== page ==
The future of communications, industry analysts and executives say, will be animated by Internet technology and rests increasingly on video calls, as well as voice and text messages. Skype started on personal computers less than a decade ago, but is now beginning to make its way onto smartphones. As it heads for living rooms with applications like at-home videoconferencing on digital televisions, it could change the way people make even the most routine calls.

 

 

 

This next generation of communications is both a threat and an opportunity to telecommunications and technology companies — a focus of energy, investment and anxiety for corporations including AT&T, Verizon, Apple, Google and Facebook.

 

 

 

Microsoft is betting that Skype can help change its fortunes. Skype is a leader in Internet voice and video communications, with 170 million users each month connected for more than 100 minutes on average. In the last year or two, video use has surged, now accounting for 40 percent of Skype’s traffic.

 

 

 

That large and active community of users represents a major asset, said Steven A. Ballmer, Microsoft’s chief executive. “It’s an amazing customer footprint,” Mr. Ballmer said in an interview. “And Skype is a verb, as they say.”

 

 

 

Mr. Ballmer never mentioned Google, Microsoft’s archrival whose name is used as a verb for Internet search. In that market, Microsoft is spending heavily to try to catch Google, and making some progress with its Bing engine, but at great financial cost.

 

 

 

Google, like Skype, has a free Internet phone call and video messaging service. So Microsoft, analysts say, is taking a bold step to grab a leadership position instead of risking falling behind Google in a crucial market and then facing the difficult task of trying to catch up.

 

 

 

“Skype gives Microsoft instant size and scale in this emerging market,” said Howard Anderson, a senior lecturer at the Sloan School of Management at the Massachusetts Institute of Technology. The merger with Skype, if successful, could give Microsoft a leading consumer Internet service — something it has lacked — and help lift its other businesses, like smartphone software, Office productivity programs and Xbox video game consoles, analysts say.

 

 

 

In doing so, Microsoft aims to keep people seamlessly connected at work or at home. “We want to enable communications across people’s lives,” Mr. Ballmer said in a press conference in San Francisco.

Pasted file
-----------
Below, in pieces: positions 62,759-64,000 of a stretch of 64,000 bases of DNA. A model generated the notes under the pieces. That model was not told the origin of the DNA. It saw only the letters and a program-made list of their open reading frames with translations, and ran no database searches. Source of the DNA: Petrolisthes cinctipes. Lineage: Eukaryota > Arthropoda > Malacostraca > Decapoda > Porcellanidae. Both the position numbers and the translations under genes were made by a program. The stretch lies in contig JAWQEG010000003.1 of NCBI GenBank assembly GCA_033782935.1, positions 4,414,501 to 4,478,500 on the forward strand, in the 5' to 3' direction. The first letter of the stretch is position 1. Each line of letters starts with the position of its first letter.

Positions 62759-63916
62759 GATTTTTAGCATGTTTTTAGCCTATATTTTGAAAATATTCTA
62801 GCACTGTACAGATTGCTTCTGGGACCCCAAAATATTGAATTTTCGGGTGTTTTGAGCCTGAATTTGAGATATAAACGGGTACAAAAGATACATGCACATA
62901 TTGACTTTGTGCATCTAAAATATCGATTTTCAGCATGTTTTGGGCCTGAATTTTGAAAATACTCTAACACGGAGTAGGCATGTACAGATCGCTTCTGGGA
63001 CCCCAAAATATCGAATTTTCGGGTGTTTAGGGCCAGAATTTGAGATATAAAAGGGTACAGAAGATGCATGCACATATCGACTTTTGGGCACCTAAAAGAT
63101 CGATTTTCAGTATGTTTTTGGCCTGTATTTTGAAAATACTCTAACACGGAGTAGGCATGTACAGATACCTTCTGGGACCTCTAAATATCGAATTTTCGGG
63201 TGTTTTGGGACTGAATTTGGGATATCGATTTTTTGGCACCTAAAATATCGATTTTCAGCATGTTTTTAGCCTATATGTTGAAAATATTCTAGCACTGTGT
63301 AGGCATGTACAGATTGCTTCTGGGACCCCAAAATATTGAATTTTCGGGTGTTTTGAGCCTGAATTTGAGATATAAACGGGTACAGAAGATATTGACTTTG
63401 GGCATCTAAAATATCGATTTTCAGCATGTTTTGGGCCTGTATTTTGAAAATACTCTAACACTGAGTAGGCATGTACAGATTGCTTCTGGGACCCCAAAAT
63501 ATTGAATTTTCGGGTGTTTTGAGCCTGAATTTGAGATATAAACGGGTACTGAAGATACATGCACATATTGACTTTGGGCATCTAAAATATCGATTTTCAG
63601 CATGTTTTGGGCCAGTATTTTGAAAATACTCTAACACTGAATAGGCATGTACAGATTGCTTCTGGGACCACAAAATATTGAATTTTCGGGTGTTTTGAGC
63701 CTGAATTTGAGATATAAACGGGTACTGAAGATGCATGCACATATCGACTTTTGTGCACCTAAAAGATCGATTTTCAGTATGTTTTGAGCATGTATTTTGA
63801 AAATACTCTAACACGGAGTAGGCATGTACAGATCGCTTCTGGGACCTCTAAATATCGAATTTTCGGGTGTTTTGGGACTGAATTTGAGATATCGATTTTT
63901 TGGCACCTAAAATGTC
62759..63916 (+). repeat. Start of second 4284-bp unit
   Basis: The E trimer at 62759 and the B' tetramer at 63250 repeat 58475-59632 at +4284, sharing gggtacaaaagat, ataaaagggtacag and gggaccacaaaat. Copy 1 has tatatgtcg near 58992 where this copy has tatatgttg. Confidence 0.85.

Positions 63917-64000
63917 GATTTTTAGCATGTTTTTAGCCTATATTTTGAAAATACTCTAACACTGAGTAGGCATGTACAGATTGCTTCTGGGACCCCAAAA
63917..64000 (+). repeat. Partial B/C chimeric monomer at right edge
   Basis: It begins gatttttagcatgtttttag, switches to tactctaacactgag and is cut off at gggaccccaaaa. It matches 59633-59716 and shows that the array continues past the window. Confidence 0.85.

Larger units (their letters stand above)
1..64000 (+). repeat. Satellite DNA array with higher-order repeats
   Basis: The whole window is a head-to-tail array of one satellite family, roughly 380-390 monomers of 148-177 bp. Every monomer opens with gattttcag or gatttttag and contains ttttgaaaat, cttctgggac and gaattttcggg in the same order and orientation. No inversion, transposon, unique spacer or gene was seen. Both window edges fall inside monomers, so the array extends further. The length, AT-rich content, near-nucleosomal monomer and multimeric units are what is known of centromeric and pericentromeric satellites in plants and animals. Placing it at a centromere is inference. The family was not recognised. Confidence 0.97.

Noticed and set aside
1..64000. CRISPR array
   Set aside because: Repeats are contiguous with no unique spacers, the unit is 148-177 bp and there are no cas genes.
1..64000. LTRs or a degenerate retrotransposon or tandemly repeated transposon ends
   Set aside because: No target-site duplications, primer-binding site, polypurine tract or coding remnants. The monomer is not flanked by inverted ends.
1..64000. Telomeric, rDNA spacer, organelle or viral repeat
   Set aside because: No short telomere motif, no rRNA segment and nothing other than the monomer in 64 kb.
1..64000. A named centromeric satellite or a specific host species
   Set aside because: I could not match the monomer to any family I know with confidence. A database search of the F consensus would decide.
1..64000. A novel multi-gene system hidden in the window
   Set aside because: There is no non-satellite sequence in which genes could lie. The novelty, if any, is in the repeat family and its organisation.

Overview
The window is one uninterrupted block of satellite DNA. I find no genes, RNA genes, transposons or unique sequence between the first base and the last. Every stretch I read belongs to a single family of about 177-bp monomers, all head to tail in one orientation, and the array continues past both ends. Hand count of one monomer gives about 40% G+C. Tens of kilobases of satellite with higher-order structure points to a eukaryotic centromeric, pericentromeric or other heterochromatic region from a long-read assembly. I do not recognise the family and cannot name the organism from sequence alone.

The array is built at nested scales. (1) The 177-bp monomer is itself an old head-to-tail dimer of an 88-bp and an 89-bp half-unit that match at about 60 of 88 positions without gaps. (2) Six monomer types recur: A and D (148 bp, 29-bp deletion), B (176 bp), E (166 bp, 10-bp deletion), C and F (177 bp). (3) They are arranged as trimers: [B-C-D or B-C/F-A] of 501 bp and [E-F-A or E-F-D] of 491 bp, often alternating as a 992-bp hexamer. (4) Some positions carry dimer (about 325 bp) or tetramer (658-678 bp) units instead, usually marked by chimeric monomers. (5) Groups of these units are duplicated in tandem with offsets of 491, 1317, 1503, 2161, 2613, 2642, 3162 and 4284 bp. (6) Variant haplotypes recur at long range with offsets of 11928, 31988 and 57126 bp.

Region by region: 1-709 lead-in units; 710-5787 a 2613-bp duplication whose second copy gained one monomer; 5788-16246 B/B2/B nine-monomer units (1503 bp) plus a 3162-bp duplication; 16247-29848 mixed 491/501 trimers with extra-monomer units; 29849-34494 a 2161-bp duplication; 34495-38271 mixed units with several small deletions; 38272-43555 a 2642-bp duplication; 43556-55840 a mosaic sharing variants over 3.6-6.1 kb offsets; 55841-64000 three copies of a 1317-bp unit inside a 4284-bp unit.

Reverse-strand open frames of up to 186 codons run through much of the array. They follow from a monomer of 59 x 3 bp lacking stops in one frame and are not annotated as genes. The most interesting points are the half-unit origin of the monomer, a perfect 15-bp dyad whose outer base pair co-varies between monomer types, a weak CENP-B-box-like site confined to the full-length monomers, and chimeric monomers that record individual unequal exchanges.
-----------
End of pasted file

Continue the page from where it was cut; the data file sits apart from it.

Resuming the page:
Skype, founded in 2003, is a creation of the new technology that is transforming telecommunications. “For some time, it has been clear that telecommunications is going to move to all-digital Internet technology,” said Kevin Werbach, an associate professor at the Wharton School of the University of Pennsylvania and a former official at the Federal Communications Commission. “Skype shows what can be done.”

 

 

 

Skype was founded by two entrepreneurs, one Swedish and one Danish, with software developed by a small team of programmers in Estonia. They deployed a version of peer-to-peer software, initially associated with illegal file-sharing of pirated music and movies. The voice and video travel over the Internet rather than dedicated phone landlines or cell tower networks.

 

 

 

Skype has had a bumpy ride as a business. EBay bought it for $2.6 billion in 2005, and then sold most of it to a private investors’ group in 2009, after eBay could not figure out how to make money on Skype.

 

Taken from http://www.nytimes.com/2011/05/11/technology/11skype.html?_r=1

 

 

 

 

 

OPINION

Is skills shortage choking off ICT development?

by Abi Bilesanmi, Editor, CyberschuulNews

 

As we endeavour to advance into the 21st century information age, it will appear that apart from inadequate infrastructure provision, progress  is hamstrung by the dire lack of trained, skilled and knowledgeable IS workers who are able to interact with online and off-line information sources. Technological advancement has made it possible that we can tap from the rich intellectual capital lying dormant. The utilisation of this capital rests on the presupposition of the availability of not just  integrated infrastructure but a skilled workforce that can design different interaction methodologies and technologies as well as  use special-purpose information systems devices and approaches such as web-based database applications to access and query on-line databases developed for today’s market

 

According to OECD reports, the shortage of information and communications technology (ICT) skills in developed countries could become a serious issue once the worldwide economic crisis starts easing, The problem is currently mitigated however by  the Indian service firms increasingly recruiting internationally. We need to emulate the Asia-Pacific region which has been performing well hence the rise of the Indian tech service firms who have been changing their product-product mix to adapt to the changing market demands.

 

For our domestic market, we will need to stem the tide by not just by increasing the number of undergraduates and postgraduates  in science and engineering, but also incentivise so as not to lose them to cross-border movement of IT professionals to other sectors or countries.